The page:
There’s been only low-key discussion of online education during the 2012 legislative session, but that may start changing.
The House Education Committee on Monday afternoon will consider House Bill 12-1306, which would allow compensation for districts that receive students after the annual Oct. 1 enrollment count. Under current law, districts don’t receive per-pupil funding for such students.
There’s been criticism that some online schools let students go too easily after the count, and that those kids end up in traditional schools.
HB 12-1306 would allow a district to apply for additional funding if its spring count of students taking statewide tests is higher than its Oct. 1 count.
The bill is sponsored by Republican Rep. Chris Holbert of Parker and Sen. Keith King of Colorado Springs. King believes the problem of unfunded students is less serious than critics argue, and because of that he hints the measure may be more of a “statement” bill than anything else.
The legislative staff fiscal note analyzing the bill puts the annual cost at $875,818, a small amount in the context of more than $5 billion in annual spending on K-12 schools. The fiscal note says, “The majority of school districts and institute charter schools lose enrollment between the October 1 student count day and the administration of the CSAP tests. Over the past five years, an average of 29 districts increased enrollment annually. The total number of additional students is, on average, 150 students.”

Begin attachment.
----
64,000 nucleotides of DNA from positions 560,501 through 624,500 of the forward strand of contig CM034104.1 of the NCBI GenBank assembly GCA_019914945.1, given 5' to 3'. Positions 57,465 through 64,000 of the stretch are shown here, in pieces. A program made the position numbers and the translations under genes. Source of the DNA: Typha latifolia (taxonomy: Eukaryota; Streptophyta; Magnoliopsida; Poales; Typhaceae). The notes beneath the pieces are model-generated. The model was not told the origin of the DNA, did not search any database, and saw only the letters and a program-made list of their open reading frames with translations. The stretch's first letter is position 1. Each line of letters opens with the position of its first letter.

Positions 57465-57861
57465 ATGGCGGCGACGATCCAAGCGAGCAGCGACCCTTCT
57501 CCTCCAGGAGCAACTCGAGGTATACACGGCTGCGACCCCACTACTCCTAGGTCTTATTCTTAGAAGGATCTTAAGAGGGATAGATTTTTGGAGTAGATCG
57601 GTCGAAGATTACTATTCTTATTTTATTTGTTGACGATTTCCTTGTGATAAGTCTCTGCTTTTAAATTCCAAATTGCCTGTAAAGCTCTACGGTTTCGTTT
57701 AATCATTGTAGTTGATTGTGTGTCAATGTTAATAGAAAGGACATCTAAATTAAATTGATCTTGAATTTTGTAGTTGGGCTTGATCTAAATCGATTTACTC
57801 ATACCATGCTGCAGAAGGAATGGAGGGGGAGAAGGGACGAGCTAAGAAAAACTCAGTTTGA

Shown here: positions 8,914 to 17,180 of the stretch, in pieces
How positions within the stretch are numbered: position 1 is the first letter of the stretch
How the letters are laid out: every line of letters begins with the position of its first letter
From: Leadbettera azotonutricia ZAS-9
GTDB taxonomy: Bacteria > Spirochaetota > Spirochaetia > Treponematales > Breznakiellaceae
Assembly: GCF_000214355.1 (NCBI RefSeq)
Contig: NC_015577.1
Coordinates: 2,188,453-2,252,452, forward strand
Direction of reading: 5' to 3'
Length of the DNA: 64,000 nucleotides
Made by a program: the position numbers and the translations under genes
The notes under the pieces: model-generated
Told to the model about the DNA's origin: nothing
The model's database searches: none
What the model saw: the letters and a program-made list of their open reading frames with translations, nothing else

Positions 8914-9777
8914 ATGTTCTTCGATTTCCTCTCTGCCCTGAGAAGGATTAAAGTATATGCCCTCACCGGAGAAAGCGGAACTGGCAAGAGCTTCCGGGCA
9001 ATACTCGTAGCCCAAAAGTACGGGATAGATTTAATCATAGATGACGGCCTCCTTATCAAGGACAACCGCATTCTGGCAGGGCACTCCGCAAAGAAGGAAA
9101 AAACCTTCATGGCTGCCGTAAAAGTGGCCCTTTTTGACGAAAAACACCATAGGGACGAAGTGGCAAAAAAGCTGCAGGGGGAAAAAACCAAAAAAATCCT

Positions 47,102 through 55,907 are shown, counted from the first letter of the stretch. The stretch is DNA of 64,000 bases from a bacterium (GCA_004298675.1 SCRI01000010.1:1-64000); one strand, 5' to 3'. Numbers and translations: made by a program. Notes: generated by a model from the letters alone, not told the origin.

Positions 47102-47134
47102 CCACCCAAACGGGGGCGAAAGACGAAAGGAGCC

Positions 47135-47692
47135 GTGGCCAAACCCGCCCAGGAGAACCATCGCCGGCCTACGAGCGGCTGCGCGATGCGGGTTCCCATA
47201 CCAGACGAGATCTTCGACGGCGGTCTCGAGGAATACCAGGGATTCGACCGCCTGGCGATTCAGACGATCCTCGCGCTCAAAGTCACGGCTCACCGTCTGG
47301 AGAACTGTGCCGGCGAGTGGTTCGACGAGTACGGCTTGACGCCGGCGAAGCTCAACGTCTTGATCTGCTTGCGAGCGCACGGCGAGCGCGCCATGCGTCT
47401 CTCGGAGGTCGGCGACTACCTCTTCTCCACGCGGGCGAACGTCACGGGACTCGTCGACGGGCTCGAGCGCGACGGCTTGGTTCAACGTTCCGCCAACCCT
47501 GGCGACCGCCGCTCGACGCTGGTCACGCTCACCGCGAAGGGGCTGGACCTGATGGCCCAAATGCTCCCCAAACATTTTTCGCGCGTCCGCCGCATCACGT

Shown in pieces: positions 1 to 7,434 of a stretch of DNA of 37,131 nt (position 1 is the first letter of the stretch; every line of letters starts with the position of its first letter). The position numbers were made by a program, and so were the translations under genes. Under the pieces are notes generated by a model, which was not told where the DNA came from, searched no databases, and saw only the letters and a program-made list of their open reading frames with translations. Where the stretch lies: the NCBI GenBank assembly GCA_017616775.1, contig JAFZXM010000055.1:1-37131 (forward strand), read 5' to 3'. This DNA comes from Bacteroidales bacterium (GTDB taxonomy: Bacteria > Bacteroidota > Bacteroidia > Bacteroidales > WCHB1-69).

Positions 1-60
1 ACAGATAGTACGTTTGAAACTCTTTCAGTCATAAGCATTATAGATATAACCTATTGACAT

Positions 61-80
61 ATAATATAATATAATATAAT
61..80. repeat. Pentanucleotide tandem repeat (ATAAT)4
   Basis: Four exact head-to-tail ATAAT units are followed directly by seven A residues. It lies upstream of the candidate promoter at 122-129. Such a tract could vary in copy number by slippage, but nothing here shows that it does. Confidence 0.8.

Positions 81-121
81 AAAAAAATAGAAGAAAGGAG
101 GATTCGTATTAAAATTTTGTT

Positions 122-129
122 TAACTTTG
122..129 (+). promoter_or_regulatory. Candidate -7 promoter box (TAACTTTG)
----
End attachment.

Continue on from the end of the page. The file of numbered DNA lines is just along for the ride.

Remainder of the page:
Also on tap this week is House Bill 12-1124, scheduled in the Senate Education Committee on Wednesday. The measure, by Rep. Tom Massey, R-Poncha Springs, would direct the state Department of Education to hire an outside consultant to conduct a comprehensive study of “digital learning,” with the study hopefully providing a basis for later policy decisions.
Massey has tried to keep his bill clear of controversies around the effectiveness, funding and oversight of full-time online education. He wants the study to cover not only online schools but also blended programs that combine online and in-school work and use of technology in the classroom.
Watching from the wings is Sen. Pat Steadman, D-Denver, who says he’s considering an online bill to improve oversight of such programs. Senate President Brandon Shaffer, D-Longmont, had promised legislation to “rein in” online programs. But Shaffer is running for Congress, making him a partisan target at the Capitol and putting a handicap on any controversial bill that carries his name.Steadman said last week he hasn’t decided what to include in his legislation and he’s watching what happens with other bills, including the two being heard this week.
It’s also possible that amendments affecting online education could be added to House Bill 12-1240, a measure whose broad title could include a wide range of education subjects. That bill gained some unexpected amendments last week in House Education, sparking a partisan spat – see story.
Online amendments also could find a home in the annual school finance bill, expected to be introduced later this month, or in a still-to-be-fleshed-out overhaul of school finance laws that Sen. Mike Johnston, D-Denver, is considering.
Last fall, Shaffer sought an emergency audit of online programs but was rebuffed by the Legislative Audit Committee.